Etymology
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envoy (n.)
"messenger," 1660s, from French envoyé "messenger; a message; a sending; the postscript of a poem," literally "one sent" (12c.), noun use of past participle of envoyer "send," from Vulgar Latin *inviare "send on one's way," from Latin in "on" (from PIE root *en "in") + via "road" (see via (adv.)). The same French word was borrowed in Middle English as envoi in the sense "stanza of a poem 'sending it off' to find readers" (late 14c.).
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legate (n.)

mid-12c., "authorized representative of the Pope," from Old French legat and directly from Latin legatus "ambassador, envoy," originally "provided with a commission," past participle of legare "send as a deputy, send with a commission, charge, bequeath," possibly literally "engage by contract" and related to lex (genitive legis) "contract, law," from PIE root *leg- (1) "to collect, gather." General sense of "ambassador, delegate, messenger of a state or authority" is from late 14c. in English. Related: Legator; legatee; legatine.

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ping-pong (v.)

1901, "to play table tennis," from ping-pong (n.). In the figurative sense of "move or send back and forth without progress, resolution, or purpose" from 1952. Related: Ping-ponged; ping-ponging.

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delegation (n.)

1610s, "action of delegating" (earlier in this sense was delegacie, mid-15c.); perhaps a native formation, perhaps from French délégation, or directly from Latin delegationem (nominative delegatio) "assignment, delegation," noun of action from past-participle stem of delegare "to send as a representative," from de "from, away" (see de-) + legare "send with a commission," possibly literally "engage by contract" and related to lex (genitive legis) "contract, law," from PIE root *leg- (1) "to collect, gather." Meaning "persons sent by commission" is from 1818; meaning "a state's elected representatives, taken collectively," is U.S. political usage from 1828.

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recommit (v.)

"to again commit," in any sense (the oldest seems to be parliamentary, "send (a bill, etc.) back to committee"), 1620s, from re- "back, again" + commit (v.). Related: Recommitted; recommitting; recommitment.

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intern (v.1)

1866, "to confine within set limits," from French interner "send to the interior, confine," from interne "inner, internal" (14c.), from Latin internus "within, internal" (see internal; also compare intern (n.)).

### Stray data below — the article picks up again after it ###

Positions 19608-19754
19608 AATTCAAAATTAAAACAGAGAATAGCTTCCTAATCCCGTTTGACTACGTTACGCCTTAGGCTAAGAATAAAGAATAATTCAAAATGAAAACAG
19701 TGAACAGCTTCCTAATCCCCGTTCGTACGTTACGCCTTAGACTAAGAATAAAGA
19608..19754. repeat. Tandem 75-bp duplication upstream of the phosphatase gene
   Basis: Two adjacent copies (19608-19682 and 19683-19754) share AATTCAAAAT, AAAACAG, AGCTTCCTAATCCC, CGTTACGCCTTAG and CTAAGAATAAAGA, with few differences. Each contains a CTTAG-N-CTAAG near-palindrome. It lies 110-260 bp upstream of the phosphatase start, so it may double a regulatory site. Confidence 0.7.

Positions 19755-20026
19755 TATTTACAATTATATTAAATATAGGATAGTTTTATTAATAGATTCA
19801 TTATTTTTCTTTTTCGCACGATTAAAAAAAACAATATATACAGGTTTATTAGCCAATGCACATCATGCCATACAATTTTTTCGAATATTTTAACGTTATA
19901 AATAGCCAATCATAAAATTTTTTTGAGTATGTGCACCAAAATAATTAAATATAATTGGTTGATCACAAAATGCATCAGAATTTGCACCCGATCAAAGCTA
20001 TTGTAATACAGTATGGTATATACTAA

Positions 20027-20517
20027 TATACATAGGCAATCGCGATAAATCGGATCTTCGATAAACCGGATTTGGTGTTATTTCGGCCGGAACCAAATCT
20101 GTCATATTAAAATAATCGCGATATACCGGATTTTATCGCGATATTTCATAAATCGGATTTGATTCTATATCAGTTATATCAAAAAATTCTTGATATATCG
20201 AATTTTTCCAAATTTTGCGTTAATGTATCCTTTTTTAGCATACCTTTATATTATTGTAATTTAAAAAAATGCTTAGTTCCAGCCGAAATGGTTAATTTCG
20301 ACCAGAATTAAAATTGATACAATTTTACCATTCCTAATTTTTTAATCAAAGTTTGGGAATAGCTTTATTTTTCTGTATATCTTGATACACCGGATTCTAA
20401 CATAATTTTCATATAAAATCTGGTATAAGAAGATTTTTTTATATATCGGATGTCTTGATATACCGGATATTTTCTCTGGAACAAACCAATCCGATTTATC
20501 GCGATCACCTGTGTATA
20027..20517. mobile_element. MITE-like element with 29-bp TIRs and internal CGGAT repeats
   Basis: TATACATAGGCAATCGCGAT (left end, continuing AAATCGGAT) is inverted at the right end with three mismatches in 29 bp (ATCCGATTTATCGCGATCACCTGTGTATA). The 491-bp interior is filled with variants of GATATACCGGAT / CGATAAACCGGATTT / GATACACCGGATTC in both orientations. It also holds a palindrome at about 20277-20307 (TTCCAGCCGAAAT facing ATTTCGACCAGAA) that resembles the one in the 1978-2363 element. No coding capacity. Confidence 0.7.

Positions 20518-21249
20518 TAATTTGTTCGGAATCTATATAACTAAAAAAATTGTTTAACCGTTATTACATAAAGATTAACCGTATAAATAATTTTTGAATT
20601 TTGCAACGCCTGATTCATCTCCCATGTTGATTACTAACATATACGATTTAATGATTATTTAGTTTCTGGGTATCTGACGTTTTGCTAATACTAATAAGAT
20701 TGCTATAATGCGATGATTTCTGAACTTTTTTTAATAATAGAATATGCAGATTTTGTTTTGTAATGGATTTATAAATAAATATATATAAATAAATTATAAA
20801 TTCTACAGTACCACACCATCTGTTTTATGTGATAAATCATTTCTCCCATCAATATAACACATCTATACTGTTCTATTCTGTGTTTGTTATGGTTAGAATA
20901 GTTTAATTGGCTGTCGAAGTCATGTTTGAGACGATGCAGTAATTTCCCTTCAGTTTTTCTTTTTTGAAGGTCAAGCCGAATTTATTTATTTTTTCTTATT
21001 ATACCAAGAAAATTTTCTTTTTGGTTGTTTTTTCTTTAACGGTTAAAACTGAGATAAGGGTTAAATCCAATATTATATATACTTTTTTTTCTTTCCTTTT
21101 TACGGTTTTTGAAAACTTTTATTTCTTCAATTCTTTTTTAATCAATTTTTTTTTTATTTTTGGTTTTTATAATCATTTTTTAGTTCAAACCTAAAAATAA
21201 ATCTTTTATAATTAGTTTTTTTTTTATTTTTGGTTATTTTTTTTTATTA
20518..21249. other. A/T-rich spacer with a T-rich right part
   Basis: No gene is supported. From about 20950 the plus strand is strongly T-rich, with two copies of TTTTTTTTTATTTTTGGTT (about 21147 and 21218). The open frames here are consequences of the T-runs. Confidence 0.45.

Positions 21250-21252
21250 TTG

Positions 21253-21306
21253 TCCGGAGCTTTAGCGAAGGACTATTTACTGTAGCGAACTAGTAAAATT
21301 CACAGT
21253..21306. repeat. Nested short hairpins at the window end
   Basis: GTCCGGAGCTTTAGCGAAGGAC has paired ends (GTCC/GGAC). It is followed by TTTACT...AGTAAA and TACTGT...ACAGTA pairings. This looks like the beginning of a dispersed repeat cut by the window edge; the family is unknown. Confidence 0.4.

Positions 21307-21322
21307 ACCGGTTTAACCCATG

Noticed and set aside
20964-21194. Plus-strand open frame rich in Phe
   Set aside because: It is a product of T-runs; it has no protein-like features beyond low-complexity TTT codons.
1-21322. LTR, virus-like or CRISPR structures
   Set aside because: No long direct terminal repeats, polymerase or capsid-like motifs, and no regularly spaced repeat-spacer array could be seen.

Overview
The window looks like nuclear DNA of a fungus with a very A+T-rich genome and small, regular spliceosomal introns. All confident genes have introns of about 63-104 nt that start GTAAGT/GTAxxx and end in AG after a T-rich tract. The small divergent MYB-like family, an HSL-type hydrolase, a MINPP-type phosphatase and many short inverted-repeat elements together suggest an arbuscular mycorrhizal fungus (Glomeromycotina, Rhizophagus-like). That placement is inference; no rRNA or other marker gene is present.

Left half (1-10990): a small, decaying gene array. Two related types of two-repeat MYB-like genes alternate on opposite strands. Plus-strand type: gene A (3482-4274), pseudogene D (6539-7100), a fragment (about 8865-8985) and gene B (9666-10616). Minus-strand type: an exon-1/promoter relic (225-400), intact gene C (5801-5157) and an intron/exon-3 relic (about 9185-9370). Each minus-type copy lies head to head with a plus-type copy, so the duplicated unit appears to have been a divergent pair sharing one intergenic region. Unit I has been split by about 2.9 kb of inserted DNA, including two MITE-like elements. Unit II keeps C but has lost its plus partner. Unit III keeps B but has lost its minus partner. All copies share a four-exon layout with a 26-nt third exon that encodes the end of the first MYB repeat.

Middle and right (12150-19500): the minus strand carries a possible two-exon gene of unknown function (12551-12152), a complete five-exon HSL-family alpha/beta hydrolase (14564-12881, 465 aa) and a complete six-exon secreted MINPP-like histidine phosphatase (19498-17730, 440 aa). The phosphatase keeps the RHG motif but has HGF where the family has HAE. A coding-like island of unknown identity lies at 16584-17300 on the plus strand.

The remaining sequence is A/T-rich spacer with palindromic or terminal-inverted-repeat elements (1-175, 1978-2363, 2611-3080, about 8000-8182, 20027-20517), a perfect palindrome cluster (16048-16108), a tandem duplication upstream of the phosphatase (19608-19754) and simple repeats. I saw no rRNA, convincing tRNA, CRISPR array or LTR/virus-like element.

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shank (v.)
1927, in golf, "to strike (the ball) with the heel of the club," from shank (n.). Related: Shanked; shanking. Earlier as "to take to one's legs" (1774, Scottish); "to send off without ceremony" (1816).
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rocket (v.)

"fly straight up, spring like a rocket," 1860, from rocket (n.2). Earlier "to attack with rockets" (1799). Meaning "send up by a rocket" is from 1837. Related: Rocketed; rocketing.

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compromise (n.)
Origin and meaning of compromise

early 15c., "a joint promise to abide by an arbiter's decision," from Old French compromis (13c.), from Late Latin compromissus, past participle of compromittere "to make a mutual promise" (to abide by the arbiter's decision), from com "with, together" (see com-) + promittere "to send forth; let go; foretell; assure beforehand, promise," from pro "before" (from PIE root *per- (1) "forward," hence "in front of, before") + mittere "to release, let go; send, throw" (see mission).

The sense of "a coming to terms, a settlement of differences by mutual concessions" (mid-15c.) is from extension to the settlement itself. The meaning "that which results from such an agreement" is from 1510s.

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apostle (n.)

Old English apostol "messenger," especially the twelve witnesses sent forth by Jesus to preach his Gospel (Luke vi.13), from Late Latin apostolus, from Greek apostolos "messenger, envoy," literally "person sent forth," from apostellein "send away, send forth," from apo "off, away from" (see apo-) + stellein in its secondary sense of "to send," from PIE *stel-yo-, suffixed form of root *stel- "to put, stand, put in order," with derivatives referring to a standing object or place. Compare epistle.

The current form of the word, predominant since 16c., is influenced by Old French apostle (12c., Modern French apôtre), from the same Late Latin source. Meaning "missionary who brings Christianity to a new region or people" is from early 15c. Figurative sense of "chief advocate of a new principle or system" is from 1810. The New Testament book title Apostles (c. 1400) is short for "The Acts and Epistles of the Apostles."

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